Black-Legged Kittiwake (Rissa tridactyla)
As this gull spends most of its time on the open ocean, it is not often seen from shore. It is the only gull that dives and swims underwater in pursuit of its food!
At about 45 cm in length, the male and female of this gull species are similar in size although the male is slightly heavier. Its breeding and winter plumage are only minimally distinguishable. Its back and wings are grey and the wings are tipped with black forming black triangles in flight. Its head, underparts, and tail are white, its bill is yellow, and, as its name suggests, its legs are black.
The black-legged kittiwake breeds in the High Arctic, mostly along the Pacific coastline of Alaska, Baffin Island, and Greenland. It can also be found year-round on the Alaskan Pacific coast, and in the northern Maritimes. Wintering birds inhabit both the Atlantic and Pacific North American coasts, and occasionally wander up the St. Lawrence Seaway into the Great Lakes.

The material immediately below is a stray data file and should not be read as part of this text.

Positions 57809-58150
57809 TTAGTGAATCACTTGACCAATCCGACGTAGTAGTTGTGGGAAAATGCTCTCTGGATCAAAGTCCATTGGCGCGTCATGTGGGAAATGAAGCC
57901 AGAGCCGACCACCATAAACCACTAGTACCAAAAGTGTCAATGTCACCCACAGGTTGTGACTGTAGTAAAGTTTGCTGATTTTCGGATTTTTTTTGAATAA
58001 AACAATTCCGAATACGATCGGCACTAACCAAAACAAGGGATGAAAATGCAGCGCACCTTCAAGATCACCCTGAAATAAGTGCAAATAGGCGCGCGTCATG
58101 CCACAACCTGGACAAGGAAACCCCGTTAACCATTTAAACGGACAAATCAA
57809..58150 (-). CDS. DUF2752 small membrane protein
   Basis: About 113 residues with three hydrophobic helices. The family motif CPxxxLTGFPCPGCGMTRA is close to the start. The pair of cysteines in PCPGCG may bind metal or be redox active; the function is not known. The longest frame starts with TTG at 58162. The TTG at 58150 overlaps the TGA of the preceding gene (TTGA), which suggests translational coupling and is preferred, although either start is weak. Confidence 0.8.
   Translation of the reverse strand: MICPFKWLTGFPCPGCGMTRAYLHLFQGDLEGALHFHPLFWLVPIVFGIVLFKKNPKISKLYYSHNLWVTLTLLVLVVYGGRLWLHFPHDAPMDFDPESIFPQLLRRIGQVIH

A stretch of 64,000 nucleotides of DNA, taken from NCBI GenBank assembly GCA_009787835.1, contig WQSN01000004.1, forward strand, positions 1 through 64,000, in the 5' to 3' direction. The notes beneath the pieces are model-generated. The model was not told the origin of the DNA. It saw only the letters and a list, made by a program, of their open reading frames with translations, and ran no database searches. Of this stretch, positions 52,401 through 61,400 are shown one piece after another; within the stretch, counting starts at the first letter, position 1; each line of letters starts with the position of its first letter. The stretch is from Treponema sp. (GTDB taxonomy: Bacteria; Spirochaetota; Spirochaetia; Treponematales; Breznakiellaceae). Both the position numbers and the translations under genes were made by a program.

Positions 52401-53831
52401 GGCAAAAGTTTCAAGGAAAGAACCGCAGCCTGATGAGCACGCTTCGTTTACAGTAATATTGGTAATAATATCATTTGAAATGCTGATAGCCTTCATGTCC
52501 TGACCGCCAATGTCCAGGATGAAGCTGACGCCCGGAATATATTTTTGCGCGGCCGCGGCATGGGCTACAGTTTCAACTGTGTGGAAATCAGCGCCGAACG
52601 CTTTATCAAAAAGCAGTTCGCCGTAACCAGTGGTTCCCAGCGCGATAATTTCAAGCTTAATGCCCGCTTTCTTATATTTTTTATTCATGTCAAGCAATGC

This species nests in colonies on rocky cliffs near the sea. Its nest is made of mud and algae that are stuck to bare rock and lined with grass and moss. One to three eggs are laid in the nest and require between 21 to 24 days to hatch. The young first flies at about 5 weeks of age.
The black-legged kittiwake's diet includes mostly marine fish, but crustaceans, mollusks, and occasionally offal are also consumed. When feeding, the black-legged kittiwake dips along the surface or dives down from high above. This species also pecks food from the ground.